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Michigan Home Builder Gets Six Months in Prison for Role in Fraud Scheme
Feb 23, 2011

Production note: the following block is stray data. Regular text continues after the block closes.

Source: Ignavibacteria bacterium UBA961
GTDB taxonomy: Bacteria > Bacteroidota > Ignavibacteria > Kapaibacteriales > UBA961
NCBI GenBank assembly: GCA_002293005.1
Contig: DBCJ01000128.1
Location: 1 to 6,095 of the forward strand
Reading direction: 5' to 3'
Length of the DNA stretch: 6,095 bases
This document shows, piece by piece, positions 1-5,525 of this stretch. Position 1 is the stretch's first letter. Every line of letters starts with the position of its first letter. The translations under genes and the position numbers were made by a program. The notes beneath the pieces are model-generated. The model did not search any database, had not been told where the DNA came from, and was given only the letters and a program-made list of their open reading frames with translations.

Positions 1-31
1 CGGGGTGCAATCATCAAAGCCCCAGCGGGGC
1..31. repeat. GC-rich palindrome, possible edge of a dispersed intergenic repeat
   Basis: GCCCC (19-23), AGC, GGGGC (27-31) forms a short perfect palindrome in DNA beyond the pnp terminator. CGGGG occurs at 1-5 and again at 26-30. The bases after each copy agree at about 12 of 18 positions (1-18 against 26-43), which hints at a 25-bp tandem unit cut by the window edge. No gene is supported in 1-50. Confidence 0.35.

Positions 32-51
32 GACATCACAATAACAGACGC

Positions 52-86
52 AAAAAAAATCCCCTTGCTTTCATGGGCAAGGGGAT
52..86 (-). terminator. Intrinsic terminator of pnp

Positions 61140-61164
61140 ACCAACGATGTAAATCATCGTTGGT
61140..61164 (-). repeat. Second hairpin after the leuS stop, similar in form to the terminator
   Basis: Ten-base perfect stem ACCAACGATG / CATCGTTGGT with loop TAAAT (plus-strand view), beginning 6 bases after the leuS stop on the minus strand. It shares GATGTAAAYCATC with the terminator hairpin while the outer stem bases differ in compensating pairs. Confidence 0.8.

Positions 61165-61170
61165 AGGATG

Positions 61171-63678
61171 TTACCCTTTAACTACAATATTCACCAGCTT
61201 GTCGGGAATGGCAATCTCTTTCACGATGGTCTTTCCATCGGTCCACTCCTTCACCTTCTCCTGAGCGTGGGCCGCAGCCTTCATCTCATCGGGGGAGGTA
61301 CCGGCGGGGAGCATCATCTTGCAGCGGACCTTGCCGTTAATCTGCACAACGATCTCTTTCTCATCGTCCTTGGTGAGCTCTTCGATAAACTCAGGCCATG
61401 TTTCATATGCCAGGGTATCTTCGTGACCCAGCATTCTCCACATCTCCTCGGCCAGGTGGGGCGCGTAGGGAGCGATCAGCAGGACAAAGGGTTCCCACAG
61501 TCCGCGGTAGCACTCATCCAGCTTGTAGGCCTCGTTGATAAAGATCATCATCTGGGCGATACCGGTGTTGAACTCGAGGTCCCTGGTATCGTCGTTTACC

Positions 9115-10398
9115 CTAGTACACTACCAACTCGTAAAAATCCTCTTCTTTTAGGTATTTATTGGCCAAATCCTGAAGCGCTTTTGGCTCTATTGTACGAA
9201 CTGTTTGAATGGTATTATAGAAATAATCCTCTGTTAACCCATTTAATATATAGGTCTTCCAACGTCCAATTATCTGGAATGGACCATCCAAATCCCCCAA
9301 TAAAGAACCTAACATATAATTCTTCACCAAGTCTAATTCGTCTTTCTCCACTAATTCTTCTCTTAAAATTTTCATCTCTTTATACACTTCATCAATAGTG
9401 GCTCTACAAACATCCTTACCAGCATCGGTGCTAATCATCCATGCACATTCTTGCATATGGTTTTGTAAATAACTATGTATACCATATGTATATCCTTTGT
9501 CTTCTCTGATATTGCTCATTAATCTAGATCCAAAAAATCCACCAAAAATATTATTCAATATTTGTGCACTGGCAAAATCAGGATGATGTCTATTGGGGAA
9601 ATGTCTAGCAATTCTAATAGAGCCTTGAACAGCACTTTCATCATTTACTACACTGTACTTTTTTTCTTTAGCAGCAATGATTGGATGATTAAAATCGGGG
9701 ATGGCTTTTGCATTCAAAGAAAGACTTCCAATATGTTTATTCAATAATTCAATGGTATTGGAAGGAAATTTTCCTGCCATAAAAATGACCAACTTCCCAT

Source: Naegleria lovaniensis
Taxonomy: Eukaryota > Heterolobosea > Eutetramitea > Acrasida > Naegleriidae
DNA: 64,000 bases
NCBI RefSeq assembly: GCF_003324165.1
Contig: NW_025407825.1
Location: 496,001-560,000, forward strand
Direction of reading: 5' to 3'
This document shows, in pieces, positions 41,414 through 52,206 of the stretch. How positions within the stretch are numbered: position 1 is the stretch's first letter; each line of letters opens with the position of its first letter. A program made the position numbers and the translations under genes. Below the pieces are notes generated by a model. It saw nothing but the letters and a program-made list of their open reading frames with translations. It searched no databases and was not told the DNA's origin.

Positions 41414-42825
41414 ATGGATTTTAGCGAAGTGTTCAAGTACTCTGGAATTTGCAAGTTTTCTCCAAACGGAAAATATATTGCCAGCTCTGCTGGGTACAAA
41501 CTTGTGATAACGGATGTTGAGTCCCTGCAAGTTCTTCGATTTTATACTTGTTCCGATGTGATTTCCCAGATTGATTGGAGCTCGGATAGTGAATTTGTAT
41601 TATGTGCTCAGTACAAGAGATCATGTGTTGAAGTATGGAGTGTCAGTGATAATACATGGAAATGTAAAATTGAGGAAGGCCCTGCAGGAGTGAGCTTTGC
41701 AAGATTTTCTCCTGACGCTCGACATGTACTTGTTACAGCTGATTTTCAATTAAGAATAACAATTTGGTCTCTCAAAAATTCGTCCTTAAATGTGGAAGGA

United States Attorney Barbara L. McQuade has announced that Giuseppe Cracchiolo of Romeo, Mich. has been sentenced for his role in a mortgage fraud scheme to six months in prison, followed by three years of supervised release. McQuade was joined in the announcement by Special Agent in Charge Erick Martinez, Internal Revenue Service Criminal Investigation Division; Andrew Arena, Special Agent in Charge, Federal Bureau of Investigation, Detroit; Robert L. Davila, Special Agent in Charge U.S. Treasury Inspector General for Tax Administration; and Dean Tirro, Acting Special Agent in Charge United States Secret Service, Detroit. According to court records, from 2002-2005, Atiim Collins of Detroit, owner of Edgewood Property Management in Shelby Township, Mich., recruited and paid individuals to act as straw buyers in fraudulent mortgage loan transactions. The scheme to defraud involved homes built by Cracchiolo, through his company, Mark Christian Inc. (MCI), in Romeo, Mich. The straw buyers generally had good credit ratings, but not enough income, and lacked the qualifications necessary to purchase the properties. Ted Carter of Detroit participated in the conspiracy by creating false documents, including fictitious W-2 forms and pay stubs. These false documents were used by the straw buyers to support the fraudulently inflated asset and income information submitted on their mortgage loan applications. After the loans were approved by the lending companies, Cracchiolo used MCI to receive and disburse the illegally gained proceeds. This scheme to defraud resulted in the approval and disbursement of over $4.1 million in fraudulent mortgage loans. Cracchiolo admitted that, during the conspiracy, he arranged to have the illegally obtained loan proceeds transferred back to borrowers and others without the knowledge and approval of the lending companies. All of the properties involved in the fraud went into foreclosure resulting in approximately $2.5 million in losses to the lenders. "We are all victims in a case like this because fraudulent loans lead to foreclosures and vacant homes, which lower property values and become havens for criminal activity," McQuade said. On Dec. 3, 2010, Carter was sentenced to one year and a day imprisonment, followed by two years’ supervised release. On Dec. 6, 2010, Collins was sentenced to five years’ probation, with one year to be served at a residential re-entry center, and six months' home confinement. They must also pay restitution, joint and several, with Cracchiolo. United States District Judge George Caram Steeh also ordered Cracchiolo to serve an additional six months' home confinement and pay restitution of $1,654,500 to numerous financial institutions. In September 2010, Cracchiolo pleaded guilty to conspiracy to commit wire fraud. For more information, visit
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